Maybe it was inevitable. The bad news is that I contracted Covid-19 over Christmas. The good is that I got over it quickly and am back to full health, and taking a lot of exercise once more – though not as much perhaps as our Prime Minister, Boris Johnson, who has been criticised for taking a bike ride in east London, seven miles from his ‘home’ at 10 Downing Street. He’s just told the British public that it’s “more important than ever” to stay at home.
Maybe Boris is just confused about what the rules are regarding Covid-19 – they have changed at least 64 times since the start of the pandemic, according to Adam Wagner, a London barrister, becoming increasingly cumbersome and confusing along the way. The English legislation regarding Covid-19 has expanded from a svelte pdf of just 12 pages last spring to a Gargantuan 108 pages, 50,000 words, today.
Two women in the northern England county of Derbyshire were fined £200 ($273, €225) each by police after going for a walk five miles from their home. Priti Patel, the Home Secretary (and thus in overall charge of the English police) initially backed the fine, but it was subsequently rescinded after a public outcry.
Police across England and Wales have issued some 32,000 fines for breaching Covid-19 laws and seem to be moving towards a fourth ‘e’ – from ‘engage’, ‘explain’, ‘encourage’ to ‘enforce’.
With more than 90 million people around the world now believed to have contracted Covid-19 and almost two million of those having died, the race to contain the virus is in the hands of vaccine developers and distributors. In England, the fear is that the National Health Service (NHS) could be overwhelmed before sufficient vaccinations have taken place – I come way down the list of those who will be prioritised, but having had it once, I’m now immune right?? It’s still all quite unclear.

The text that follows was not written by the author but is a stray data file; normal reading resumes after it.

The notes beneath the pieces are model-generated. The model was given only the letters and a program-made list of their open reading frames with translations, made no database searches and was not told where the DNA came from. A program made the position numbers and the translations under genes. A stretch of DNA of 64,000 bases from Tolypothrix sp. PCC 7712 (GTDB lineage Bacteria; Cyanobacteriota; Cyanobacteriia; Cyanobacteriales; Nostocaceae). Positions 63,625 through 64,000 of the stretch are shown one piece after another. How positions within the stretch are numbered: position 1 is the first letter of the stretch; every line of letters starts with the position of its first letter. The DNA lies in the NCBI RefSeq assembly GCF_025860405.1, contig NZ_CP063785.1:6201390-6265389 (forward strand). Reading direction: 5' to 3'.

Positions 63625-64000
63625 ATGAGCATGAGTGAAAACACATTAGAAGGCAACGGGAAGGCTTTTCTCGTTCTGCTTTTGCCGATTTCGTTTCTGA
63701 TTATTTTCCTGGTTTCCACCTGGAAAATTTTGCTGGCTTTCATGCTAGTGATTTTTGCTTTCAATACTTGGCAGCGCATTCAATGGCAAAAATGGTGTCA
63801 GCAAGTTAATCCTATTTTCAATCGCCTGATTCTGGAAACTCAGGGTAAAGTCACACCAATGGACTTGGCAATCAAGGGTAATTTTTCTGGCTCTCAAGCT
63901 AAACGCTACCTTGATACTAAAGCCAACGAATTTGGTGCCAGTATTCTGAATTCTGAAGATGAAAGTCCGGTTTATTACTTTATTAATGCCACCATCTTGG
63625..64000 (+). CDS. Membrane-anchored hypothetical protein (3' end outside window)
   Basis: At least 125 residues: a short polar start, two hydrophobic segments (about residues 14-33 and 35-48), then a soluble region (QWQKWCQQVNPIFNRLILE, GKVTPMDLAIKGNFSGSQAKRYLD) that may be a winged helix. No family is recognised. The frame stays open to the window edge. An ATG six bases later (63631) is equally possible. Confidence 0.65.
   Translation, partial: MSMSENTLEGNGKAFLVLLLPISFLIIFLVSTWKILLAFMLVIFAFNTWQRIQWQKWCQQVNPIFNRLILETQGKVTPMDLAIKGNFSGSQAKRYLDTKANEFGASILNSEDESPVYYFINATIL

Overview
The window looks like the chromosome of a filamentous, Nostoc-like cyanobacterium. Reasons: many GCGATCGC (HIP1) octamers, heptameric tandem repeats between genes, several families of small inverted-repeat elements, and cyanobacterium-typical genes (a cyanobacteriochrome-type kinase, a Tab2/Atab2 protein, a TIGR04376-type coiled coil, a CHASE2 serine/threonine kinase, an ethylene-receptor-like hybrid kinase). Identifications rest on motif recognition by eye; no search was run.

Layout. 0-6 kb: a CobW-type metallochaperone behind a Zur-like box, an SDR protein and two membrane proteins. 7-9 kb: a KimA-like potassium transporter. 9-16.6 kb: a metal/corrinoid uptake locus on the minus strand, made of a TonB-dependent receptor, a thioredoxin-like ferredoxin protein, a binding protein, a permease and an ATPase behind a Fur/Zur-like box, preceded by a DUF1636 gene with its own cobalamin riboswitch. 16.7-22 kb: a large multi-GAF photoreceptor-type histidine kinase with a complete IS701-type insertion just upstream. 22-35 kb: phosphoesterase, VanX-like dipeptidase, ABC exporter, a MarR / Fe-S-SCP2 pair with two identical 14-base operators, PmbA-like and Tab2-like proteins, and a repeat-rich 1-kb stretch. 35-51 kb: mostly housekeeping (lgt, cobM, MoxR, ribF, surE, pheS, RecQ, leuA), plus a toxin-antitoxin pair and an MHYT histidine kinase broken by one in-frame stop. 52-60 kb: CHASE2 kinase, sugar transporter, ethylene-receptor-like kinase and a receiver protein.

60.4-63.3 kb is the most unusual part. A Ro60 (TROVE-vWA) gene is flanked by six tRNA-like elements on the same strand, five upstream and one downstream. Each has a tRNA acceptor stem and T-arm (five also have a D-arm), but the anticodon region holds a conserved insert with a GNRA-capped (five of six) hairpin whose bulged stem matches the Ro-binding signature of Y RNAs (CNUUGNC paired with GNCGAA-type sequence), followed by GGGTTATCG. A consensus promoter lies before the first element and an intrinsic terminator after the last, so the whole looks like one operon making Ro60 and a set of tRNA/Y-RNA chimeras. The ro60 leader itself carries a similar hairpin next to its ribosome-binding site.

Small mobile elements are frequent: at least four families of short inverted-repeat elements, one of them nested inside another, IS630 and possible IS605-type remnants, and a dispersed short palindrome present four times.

The situation in the US, with its privatised healthcare network, is no less serious during this second wave of the virus. With a new president about to take office, the US is starting to ask itself serious questions about better preparation to combat viral pandemics – whatever happens, Covid-19 (and its variant strains) will be with us forever and will bring about long-term structural changes to protect those perceived to be most vulnerable – and these changes will cost plenty of money.
Plenty of money which no government has, nor is likely to have. President-elect Joe Biden has proposed $11 trillion in new spending over the next decade – the largest spending spree since Lyndon Johnson, which would partially be paid for in higher and new taxes. For those appalled by such largesse, think yourself lucky – the failed Democrat candidate Bernie Sanders wanted $97 trillion in new spending. Now that the Democrats control Congress, Biden should have a clear path.
But it is unlikely to be a stone-free path. The US has (for now) the world’s reserve currency; there’s no limit to the amount of dollars it can create. At the moment it isn’t clear how Biden’s spending will shape the future of America. All that perhaps can be reliably said is that it is likely to mean further erosions to the purchasing power of the dollar – and thus, as it’s the world’s reserve currency, the currencies of all nations. Perhaps inflation will be another consequence. Who can tell? Whatever happens, gold is likely to become increasingly in demand – and you can help defend yourself against paper currency debasement by using your Glint account. You might catch Covid – but there’s no need for your finances to catch a chill.
Until next week, stay well.
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